Saturday, June 8, 2024 Bird Walk to Button Rock Preserve with Jamie Simo

June 13, 2024

Button Rock Preserve, located about 7 miles outside of Lyons, Colorado, is a 2,691 acre protected area where Longmont, Colorado, gets the majority of its drinking water. The preserve opened to the public in 1965 and it’s a fantastic place to get up into the mountains and bird. FRBC has never done a bird walk at Button Rock before, but I’d been wanting to since last fall and spring/early summer is an ideal time to hear and see mountain migrants.

Right off the bat we were treated to views of Violet-green Swallows swooping over the St. Vrain in search of insects. Violet-green Swallows breed at higher elevations than Tree Swallows, but like Tree Swallows, will nest in tree cavities. They’ll also nest in cliffs and we did see a few dip into some crags in the rock walls bordering the St. Vrain. Males are particularly beautiful with bright emerald green backs and purple tails.

Violet-green Swallow. Photo by Jamie Simo.

We also were able to watch an American Dipper searching for macroinvertebrates, giving its eponymous tail “dip.” One cool thing about them is that their eyelids are covered with white feathers. Apparently this allows dippers to signal to one other when the rush of the water may prevent them from being able to hear each other. Other species we were lucky enough to get some great views of were both male and female Western Tanagers, a singing Lazuli Bunting, and Cedar Waxwings. Less visible but heard species included Hammond’s Flycatcher, Pine Siskin, and Macgillivray’s Warbler.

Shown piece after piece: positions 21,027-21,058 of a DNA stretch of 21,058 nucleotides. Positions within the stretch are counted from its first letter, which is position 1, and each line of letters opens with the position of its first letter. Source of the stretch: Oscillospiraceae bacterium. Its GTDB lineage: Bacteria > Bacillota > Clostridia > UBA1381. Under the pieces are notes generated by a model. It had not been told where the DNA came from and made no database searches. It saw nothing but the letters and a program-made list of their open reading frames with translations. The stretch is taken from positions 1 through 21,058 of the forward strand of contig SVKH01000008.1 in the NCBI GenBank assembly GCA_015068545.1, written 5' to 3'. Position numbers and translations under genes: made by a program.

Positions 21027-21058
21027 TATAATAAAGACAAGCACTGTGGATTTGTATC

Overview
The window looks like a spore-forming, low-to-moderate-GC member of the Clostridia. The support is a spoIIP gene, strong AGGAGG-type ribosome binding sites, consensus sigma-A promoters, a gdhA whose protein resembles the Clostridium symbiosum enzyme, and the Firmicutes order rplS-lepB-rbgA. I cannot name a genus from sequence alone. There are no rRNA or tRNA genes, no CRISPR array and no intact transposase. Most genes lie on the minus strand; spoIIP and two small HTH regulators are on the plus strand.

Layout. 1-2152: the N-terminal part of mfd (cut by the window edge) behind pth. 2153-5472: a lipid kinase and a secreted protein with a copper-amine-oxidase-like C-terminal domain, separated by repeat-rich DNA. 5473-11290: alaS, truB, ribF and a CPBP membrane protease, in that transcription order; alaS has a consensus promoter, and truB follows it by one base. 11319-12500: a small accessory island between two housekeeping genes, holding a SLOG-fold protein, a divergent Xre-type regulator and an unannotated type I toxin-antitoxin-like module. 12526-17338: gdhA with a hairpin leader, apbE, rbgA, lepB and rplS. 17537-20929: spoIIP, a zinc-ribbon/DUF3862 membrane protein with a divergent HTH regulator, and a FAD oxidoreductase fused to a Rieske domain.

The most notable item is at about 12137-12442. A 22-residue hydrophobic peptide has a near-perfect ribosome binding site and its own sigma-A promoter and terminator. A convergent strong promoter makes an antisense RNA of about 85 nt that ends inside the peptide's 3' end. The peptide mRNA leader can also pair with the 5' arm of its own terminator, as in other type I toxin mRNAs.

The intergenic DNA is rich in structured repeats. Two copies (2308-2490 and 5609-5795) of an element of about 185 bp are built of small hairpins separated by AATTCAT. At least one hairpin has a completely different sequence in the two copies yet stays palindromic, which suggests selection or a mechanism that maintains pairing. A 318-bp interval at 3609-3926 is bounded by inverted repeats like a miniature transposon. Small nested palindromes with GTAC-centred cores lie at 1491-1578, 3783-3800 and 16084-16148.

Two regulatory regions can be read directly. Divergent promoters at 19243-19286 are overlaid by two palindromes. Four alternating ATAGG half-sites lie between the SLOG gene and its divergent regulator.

American Dipper. Photo by Jamie Simo.

While we understandably focus mostly on birds on our bird walks, being a naturalist means anything is fair game! Because the participants of this walk were particularly interested in plants and insects, we spent a lot of time taking in the wildflowers, trees, and butterflies/moths along the dam road. This Melissa blue butterfly was especially cooperative, perching long enough for us to get some good photos. Lupines are among their host plants.

Melissa blue butterfly. Photo by Jamie Simo.

Among the flowers we saw were Lambert’s locoweed (Oxytropis lambertii), which is in the pea family and is poisonous. The toxic compound in the plant is called swainsonine and, when ingested in large enough quantities by livestock, can prevent the absorption of needed nutrients and potentially cause neurological damage (the reason for the common name locoweed).

Lambert’s locoweed. Photo by Jamie Simo.

A beautiful morning for a walk and a beautiful place for a walk! I encourage you to check out Button Rock Preserve. Just a reminder, no bikes or dogs are allowed. Happy birding!

Button Rock Preserve, Boulder, Colorado, US
26 species

Canada Goose  2
Common Merganser  2
Broad-tailed Hummingbird  3
Great Blue Heron  1
Belted Kingfisher  1
Northern Flicker  2
Western Wood-Pewee  2
Hammond’s Flycatcher  2
Western Flycatcher (Cordilleran)  1
Mountain Chickadee  1
Violet-green Swallow  12
Barn Swallow  1
Rock Wren  2
House Wren  2
American Dipper  2
Gray Catbird  1
American Robin  10
Cedar Waxwing  5
Pine Siskin  2
Lesser Goldfinch  3
Chipping Sparrow  2
Song Sparrow  1
MacGillivray’s Warbler  3
Yellow Warbler  3
Western Tanager  7
Lazuli Bunting  3


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